Ruthell Moreno’s inspiring storyDuring graduation season, inspirational stories of triumph over adversity are in abundance. Which is very good.
Iloilo writers Hazel Villa and John Kevin Arevalo submitted to VERA Files and Yahoo the story of Ruthell Moreno, who is graduating summa cum laude, Bachelor of Special Education,major in Teaching Children with Mental Retardation from the West Visayas State University.
Ruthell, who is from Antique, is only the fourth summa cum laude of the College of Education (COE) after its founding as a Normal College more than a hundred years ago. The COE is a Center of Teaching Excellence and consistent placer in the Licensure Exam for Teachers.
In last Tuesday’s WVSU recognition day Ruthell, with a Grade Point Average of 1.23, received more receive university level awards: Most outstanding student teacher, Student of the year, Proficiency in SPED Award, Academic excellence award, an award from the Philippine Association for Teacher Education, Journalism Award, Rotary Award, Abelardo Alegre Ledesma award for excellence in culture and arts, Sen. Manuel Villar Jr Academic Excellence Award and two awards from Sen. Aquilino “Koko” Pimentel III.
She also delivered the valedictory address in behalf of the graduates of 2012.
Hazel and John Kevin said, the story of Ruthell, 24, known to friends as “Che” could have been any regular story of an intelligent young woman making the most of her resources and abilities, except for the fact that she has Systemic Lupus Erythematosus or lupus, an autoimmune disease characterized by acute and chronic inflammation of various tissues of the body.
It’s the same disease that afflicted former president Ferdinand Marcos.
There is another person who is very proud of Che: Marilyn Robles, president of the Lupus Foundation of the Philippines.
Marilyn sent Che a message in Facebook: “Three cheers for Che! You deserve to be congratulated and commended, Che. Thank you for trusting me with your inner most fears during the early days of your diagnosis. The Lupus Foundation of the Philippines congratulates you and all other lupies who will graduate this year. The arduous task of working for a degree has paid off. Celebrate!”
Marilyn reminded Che and other lupies “not to celebrate under the sun.”
Lupus patients are ultra sensitive to sunlight. A Health website says exposure to sunlight can cause a skin rash or trigger a flare-up of internal lupus resulting in joint pain and fatigue.
Marilyn said she first met Che when she spoke before nursing students in Iloilo. At that time Che was agonizing about shifting to a less physically demanding course. Their communication continued, more so when Che became the president of the Lupus group in Iloilo.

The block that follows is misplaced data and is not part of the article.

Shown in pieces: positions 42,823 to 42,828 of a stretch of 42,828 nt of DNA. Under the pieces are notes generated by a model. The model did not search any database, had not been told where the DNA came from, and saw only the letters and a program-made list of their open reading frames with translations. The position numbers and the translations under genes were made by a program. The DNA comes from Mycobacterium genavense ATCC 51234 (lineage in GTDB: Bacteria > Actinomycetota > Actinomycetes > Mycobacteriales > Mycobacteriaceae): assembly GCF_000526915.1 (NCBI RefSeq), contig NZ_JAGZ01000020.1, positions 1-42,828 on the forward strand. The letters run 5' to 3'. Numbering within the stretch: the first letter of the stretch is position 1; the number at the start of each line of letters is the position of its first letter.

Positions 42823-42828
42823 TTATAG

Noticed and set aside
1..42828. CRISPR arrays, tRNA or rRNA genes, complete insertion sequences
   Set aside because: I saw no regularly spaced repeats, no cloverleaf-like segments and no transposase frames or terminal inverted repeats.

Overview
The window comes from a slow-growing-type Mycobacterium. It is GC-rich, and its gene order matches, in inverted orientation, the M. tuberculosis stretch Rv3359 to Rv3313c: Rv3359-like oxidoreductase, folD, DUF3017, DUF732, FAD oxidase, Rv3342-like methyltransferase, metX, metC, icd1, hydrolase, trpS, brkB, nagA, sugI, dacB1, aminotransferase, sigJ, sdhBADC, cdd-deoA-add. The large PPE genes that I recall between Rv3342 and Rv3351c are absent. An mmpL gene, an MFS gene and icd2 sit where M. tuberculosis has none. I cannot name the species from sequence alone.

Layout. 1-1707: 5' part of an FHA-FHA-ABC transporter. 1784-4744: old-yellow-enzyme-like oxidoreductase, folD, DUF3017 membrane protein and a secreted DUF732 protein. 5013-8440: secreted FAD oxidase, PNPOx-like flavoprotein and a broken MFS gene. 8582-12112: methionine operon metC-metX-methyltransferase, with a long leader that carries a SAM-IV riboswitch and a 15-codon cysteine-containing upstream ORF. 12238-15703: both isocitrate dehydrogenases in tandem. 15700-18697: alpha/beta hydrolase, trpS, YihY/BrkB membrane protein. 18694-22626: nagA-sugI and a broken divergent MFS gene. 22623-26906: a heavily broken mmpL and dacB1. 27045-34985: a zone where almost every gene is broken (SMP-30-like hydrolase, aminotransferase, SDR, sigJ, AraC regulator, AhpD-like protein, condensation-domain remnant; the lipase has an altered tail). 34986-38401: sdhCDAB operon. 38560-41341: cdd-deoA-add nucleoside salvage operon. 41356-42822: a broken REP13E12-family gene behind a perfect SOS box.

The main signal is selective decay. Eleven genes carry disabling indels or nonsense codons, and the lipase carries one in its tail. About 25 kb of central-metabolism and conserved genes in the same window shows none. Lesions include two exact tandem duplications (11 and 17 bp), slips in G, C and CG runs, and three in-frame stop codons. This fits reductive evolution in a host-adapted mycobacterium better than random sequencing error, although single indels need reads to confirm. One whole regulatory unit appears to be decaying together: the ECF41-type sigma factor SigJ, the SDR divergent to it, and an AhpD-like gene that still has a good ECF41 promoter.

Marilyn said a support group is very important and Che is lucky to have a very supportive family.
According to Hazel and John Kevin, “It was in October 2006 when Che first experienced the symptoms of Lupus. A rash shaped like a butterfly appeared on her face. Che was 19 and a third year nursing student at WVSU. She tried to conceal the rash from her peers and teachers using a face mask.
“Che even asked me to buy a ‘tayubong’ for her. She said she will use it to hide the rash on her neck. When I did buy her one, she immediately applied it. Che went to such measures just not to miss our class that day,” Rommel, her best friend, said.
“Then, she started having joint pains on her arms and on her feet. She tried to ward off the joint pains with different ointments. But the ointments’ effects only worked for a couple of minutes.
“When she was diagnosed of Systemic Lupus Erythematosus on June 2007 and was advised not to attend school anymore, Che thought that her life would never be the same as before.
“She was compelled not to pursue her nursing course and shift to education, which was less physically demanding.
“Pondering her illness, Che said,’I asked God why He gave this disease to me. I asked Him if He could take this back for the meantime and return it after several years.’
“Che never lost hope.She motivated herself to continue life. She attended a Christmas Party for Lupus patients on December 2007 and realized that there are more important things in life than certificates, medals, awards and career. And that is her health.
“After attending the Party, Che with her doctor, Dr. Caroline Arroyo, decided to build the Lupus Support Group of Panay, Incorporated for Lupus patients here in Panay who neither have the money or the resources to join the national support group which is based on Manila.”
Che sees what she is now as “God’s gift.” She is giving it back. “What I will be is my own gift to God,” she said.